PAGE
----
This comprehensive immune response, triggered in part by efti’s ability to engage dendritic cells—the “generals” of the immune system’s army—has many synergistic attributes with other therapeutics and offers significant potential to safely improve clinical responses for patients.

The future looks promising for this innovative immune stimulator. It has shown encouraging results in clinical trials with anti-PD-1 therapy, anti-PD-L1 therapy, chemotherapy, and in a triple combination therapy with standard-of-care anti-PD-1 therapy and chemotherapy.

In an all-comer PD-L1 Phase II trial called TACTI-002 (Two ACTive Immunotherapies), efti with pembrolizumab has doubled the overall response rates of this anti-PD-1 as a monotherapy in first-line non-small cell lung cancer (NSCLC) and in second-line head and neck squamous cell carcinoma (HNSCC). The compelling results and favorable safety profile led to oral presentations at the annual meetings of the American Society of Clinical Oncology and the Society for Immunotherapy of Cancer in 2022, and to fast-track designations in both first-line NSCLC and first-line HNSCC.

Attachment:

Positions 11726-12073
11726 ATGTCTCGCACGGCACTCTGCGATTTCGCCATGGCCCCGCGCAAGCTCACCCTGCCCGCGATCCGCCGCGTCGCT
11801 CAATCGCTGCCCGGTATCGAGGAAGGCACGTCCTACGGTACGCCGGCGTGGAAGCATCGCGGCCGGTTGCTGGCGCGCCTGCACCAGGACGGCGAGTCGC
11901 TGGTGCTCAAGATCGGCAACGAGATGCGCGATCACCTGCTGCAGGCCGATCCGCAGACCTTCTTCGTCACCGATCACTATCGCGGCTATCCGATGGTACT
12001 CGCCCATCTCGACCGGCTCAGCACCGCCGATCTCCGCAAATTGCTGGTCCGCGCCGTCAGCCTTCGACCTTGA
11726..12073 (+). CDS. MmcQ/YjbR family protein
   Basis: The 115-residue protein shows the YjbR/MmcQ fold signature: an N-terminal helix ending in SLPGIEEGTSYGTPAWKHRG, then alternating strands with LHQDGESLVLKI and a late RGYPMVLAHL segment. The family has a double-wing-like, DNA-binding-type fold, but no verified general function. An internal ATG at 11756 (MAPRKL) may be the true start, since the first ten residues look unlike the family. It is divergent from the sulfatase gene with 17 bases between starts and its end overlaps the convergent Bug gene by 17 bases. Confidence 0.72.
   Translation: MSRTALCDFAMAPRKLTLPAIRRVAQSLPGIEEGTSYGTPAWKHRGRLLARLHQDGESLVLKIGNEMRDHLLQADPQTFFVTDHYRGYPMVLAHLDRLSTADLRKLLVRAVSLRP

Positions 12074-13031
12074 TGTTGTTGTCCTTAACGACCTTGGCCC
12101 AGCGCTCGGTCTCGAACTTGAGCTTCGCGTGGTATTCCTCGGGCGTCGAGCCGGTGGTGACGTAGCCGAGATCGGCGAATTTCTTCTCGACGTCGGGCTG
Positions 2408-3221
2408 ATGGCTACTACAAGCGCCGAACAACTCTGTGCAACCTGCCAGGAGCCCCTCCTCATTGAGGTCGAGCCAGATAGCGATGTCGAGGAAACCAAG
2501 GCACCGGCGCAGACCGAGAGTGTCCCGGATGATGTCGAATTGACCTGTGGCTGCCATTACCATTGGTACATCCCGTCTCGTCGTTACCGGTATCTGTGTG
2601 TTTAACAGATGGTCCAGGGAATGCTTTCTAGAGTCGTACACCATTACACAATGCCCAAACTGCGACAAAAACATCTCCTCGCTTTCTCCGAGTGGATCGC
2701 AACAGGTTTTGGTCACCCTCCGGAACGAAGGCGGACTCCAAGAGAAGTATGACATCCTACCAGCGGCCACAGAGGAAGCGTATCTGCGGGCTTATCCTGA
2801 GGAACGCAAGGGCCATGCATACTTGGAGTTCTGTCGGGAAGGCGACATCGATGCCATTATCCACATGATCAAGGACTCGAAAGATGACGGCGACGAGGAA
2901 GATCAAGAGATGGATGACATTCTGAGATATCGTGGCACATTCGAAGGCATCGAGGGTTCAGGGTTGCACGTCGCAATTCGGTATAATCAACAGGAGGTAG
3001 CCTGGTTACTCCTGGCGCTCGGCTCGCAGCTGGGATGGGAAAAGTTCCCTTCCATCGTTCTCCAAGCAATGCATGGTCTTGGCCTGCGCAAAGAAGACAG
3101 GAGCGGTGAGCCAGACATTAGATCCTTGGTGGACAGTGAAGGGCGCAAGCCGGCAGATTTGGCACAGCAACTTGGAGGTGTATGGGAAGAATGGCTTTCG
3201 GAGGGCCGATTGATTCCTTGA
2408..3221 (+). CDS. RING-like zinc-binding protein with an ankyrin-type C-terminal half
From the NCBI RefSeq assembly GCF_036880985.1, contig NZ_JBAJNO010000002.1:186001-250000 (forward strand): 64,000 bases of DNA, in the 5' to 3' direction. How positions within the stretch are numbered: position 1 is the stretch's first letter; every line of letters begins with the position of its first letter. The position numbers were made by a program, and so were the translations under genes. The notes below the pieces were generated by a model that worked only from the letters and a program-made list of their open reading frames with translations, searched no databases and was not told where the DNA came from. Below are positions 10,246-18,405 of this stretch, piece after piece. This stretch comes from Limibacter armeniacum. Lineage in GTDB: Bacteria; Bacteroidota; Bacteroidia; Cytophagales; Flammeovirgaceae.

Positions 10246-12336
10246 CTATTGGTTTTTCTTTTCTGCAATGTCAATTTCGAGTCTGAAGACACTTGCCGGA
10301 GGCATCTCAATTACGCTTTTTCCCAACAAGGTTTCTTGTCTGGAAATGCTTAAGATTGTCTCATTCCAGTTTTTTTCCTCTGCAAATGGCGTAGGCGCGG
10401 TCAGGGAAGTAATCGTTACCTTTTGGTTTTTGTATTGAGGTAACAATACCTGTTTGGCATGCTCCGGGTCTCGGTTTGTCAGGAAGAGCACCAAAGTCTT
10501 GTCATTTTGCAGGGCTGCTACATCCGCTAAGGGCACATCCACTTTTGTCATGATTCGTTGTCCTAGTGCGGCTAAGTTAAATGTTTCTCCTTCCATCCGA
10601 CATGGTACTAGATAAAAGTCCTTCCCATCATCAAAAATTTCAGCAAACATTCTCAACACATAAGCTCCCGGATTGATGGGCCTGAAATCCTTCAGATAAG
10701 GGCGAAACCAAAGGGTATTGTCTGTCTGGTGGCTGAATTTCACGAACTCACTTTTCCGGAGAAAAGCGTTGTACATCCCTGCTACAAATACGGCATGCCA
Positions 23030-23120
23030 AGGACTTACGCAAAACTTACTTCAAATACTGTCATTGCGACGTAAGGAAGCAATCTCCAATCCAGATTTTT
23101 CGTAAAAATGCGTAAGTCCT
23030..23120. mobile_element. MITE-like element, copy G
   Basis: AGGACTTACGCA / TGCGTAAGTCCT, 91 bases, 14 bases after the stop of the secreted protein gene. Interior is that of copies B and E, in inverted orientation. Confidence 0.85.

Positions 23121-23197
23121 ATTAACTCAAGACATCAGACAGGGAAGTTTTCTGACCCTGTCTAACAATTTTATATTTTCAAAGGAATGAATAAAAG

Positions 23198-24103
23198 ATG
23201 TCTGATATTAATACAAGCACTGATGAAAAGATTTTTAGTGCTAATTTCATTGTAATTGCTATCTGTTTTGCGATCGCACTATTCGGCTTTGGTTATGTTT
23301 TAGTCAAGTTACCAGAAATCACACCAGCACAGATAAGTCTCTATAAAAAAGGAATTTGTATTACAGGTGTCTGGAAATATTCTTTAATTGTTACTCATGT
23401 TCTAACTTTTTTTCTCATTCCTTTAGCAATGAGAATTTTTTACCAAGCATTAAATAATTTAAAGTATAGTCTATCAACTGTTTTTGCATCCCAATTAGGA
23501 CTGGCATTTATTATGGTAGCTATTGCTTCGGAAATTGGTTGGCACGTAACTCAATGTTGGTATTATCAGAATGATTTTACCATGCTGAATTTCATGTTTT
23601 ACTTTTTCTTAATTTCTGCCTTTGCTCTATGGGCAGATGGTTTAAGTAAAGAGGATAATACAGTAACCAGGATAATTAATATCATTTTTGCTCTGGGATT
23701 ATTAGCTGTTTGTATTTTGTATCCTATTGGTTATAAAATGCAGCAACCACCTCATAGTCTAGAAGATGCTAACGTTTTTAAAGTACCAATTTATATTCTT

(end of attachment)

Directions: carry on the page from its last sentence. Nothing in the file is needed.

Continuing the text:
Efti has also shown positive efficacy with an anti-PD-L1 (avelumab) in patients with negative/low PD-L1 expression and IO-insensitive indications, as well as with standard-of-care chemotherapy in metastatic breast cancer. Its ability to safely improve clinical outcomes for PD-L1-negative, low-PD-L1-expressing, and high-PD-L1-expressing patients in combination with anti-PD(L)1 therapies may greatly expand the addressable patient population for chemotherapy-free IO-IO solutions.

As the industry strives to enable more efficacious therapies for cancer patients, the current clinical trial landscape in oncology offers clear evidence that combination approaches represent the future. In immuno-oncology, most ICI trials are in combination with other therapeutics, and there is a growing confluence of approaches to engage both adaptive and innate immunity and to maximize the potential of the immune response to eradicate solid tumors.

IO-IO combinations without chemotherapy hold the promise of increased efficacy and durability by safely tapping into the inherent power within our immune systems to effectively kill cancer. We expect the trend of promising clinical results from IO combination therapies to continue as we look to 2023 and beyond.


Marc Voigt is executive director, CEO at Immutep.